Everything is running just about on schedule for John Kolius and his America's Cup retrieval crew.
Kolius, you may recall, is the fair-haired Texan who took over the helm of 10-year-old Courageous during the 1983 Cup trials and sailed the old boat well.
That strong first effort at 12-meter sailing won him many admirers, including stalwarts of the New York Yacht Club, even though in the end NYYC picked Dennis Conner and Liberty to defend the Cup in the series against Australia II.
Now, Kolius, 34, is back with a well-organized campaign to regain the Cup in Perth in 1987. This time he has the full backing of NYYC and a full season of sailing the wild and windy Indian Ocean already under his belt.
And he has a plan.
Kolius, whose America II syndicate is testing and racing its two new 12-meter boats off Newport through July, said he sat down with syndicate organizers just before the start of the 1983 final series to map strategy for retaking the Cup should it be lost, as it was.
"What makes me happy," he said, "is that we made up a schedule at that time and we're within a week of it now."
America II is one of about 13 challengers from six countries expected to compete for the right to face Australia for yachting's most prestigious prize in February 1987.
Four other U.S. campaigns are in the running, most notably that of Conner, whose Sail America syndicate will launch its first new boat later this summer. "The boats are going to be different, the weather is different, the crews are going to have to be different." -- John Kolius
After more than a decade of sailing 12 meters, Conner is widely acknowledged as one of the best and probably the very best America's Cup skipper in the world.
Kolius is the first to admit he's still learning. To that end, he and his crew spent all last winter (Australian summer) sailing their first new 12-meter in the roaring afternoon gales off Perth.
No other syndicate -- not even the Australians -- managed to put a boat together in time to catch that first Australian season after the Cup changed hands, and Kolius believes the experience puts his organization ahead of the rest.
"It's a whole new regatta," he said. "The boats are going to be different, the weather is different, the crews are going to have to be different.
"We're going through major shifts of keels, weight distribution, design. We're learning every day, and it's not going to be easy to catch up with us."
In an effort to find out what boat design would succeed off Perth, where the winds average 20 to 30 knots (about double what they are off Newport) and the seas are accordingly big, Kolius had Sparkman & Stephens design a boat that could be adapted to a number of hull, ballast, keel and rig configurations.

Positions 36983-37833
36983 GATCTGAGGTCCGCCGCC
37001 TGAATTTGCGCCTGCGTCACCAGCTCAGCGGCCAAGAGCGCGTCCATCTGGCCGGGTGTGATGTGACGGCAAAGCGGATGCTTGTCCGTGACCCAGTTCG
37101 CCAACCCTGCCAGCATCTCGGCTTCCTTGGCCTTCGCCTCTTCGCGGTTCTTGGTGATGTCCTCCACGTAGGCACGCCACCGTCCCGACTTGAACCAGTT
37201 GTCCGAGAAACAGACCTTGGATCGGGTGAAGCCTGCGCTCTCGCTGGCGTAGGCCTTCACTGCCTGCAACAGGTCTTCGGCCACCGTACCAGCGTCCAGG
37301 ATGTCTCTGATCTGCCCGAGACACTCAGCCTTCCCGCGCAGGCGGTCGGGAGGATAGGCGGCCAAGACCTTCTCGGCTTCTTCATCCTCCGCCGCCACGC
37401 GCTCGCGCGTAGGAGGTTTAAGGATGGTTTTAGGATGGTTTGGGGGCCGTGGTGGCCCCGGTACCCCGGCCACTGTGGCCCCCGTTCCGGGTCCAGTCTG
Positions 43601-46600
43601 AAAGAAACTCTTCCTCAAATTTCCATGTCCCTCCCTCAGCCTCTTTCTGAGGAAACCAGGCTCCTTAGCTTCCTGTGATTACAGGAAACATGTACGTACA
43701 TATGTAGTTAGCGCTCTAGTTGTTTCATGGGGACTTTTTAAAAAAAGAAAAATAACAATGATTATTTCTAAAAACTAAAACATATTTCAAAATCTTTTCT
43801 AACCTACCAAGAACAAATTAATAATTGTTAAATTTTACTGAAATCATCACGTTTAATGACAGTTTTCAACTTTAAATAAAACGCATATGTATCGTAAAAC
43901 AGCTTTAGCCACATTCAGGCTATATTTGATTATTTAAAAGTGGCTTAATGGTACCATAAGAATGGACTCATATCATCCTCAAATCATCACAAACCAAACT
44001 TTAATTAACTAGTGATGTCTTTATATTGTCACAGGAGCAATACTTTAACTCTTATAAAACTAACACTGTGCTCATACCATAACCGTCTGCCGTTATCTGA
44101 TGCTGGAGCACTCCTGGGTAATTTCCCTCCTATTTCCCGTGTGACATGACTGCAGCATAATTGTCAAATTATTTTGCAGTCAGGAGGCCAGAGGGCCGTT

Then he shipped a freight box full of keels to Australia and tried them all on the boat.
"The Australians are trying to confuse everyone now by saying winged keels (like the one on Australia II) won't work" in the heavy conditions off Perth, said America II syndicate chairman Chuck Kirsch. "But we know what works and what doesn't."
America II is keeping that information a closely guarded secret.
Based on what was learned last winter, Sparkman & Stephens designed the second America II and launched it May 24. This month and next, the two America IIs are sailing against each other off Newport, after which they will be shipped back to Perth for another winter of testing.
Next summer S&S will design the third and final version.
This is the plan exactly as envisioned by Kolius and the America II organizers 21 1/2 months ago. His $12 million-plus budget is about two-thirds of the way toward being met, according to America II fund-raisers.
Whether the rigid America II schedule will create a winner is a question of some dispute. John Marshall, who is overseeing design and construction of Conner's new boat, believes Kolius might be wasting precious "motivation hours" by subjecting his crew to such a heavy workload so long before the fact.
Marshall and Conner, by contrast, are concentrating on extensive scientific input to design a fast boat now and a faster one next year, and banking on their crew's long experience to assure good boat handling.
It's hard at this point to figure which is doing the right thing, because there is nothing to compare America II's progress against. Kolius' two white yachts looked wonderful sailing off Newport last week, but they were sailing against each other. No one knows how they will do sailing against other boats designed to go fast off Perth.
Much more will be learned next winter, when all the top competing syndicates send boats to Perth.
Meantime, said Kolius, "We have a pretty good jump. We started our research six to 10 months ahead.
"But what we did so far won't amount to anything unless we keep pressing," he said. "It's like the Italian race driver said: 'You have to rip the rear-view mirror off.' "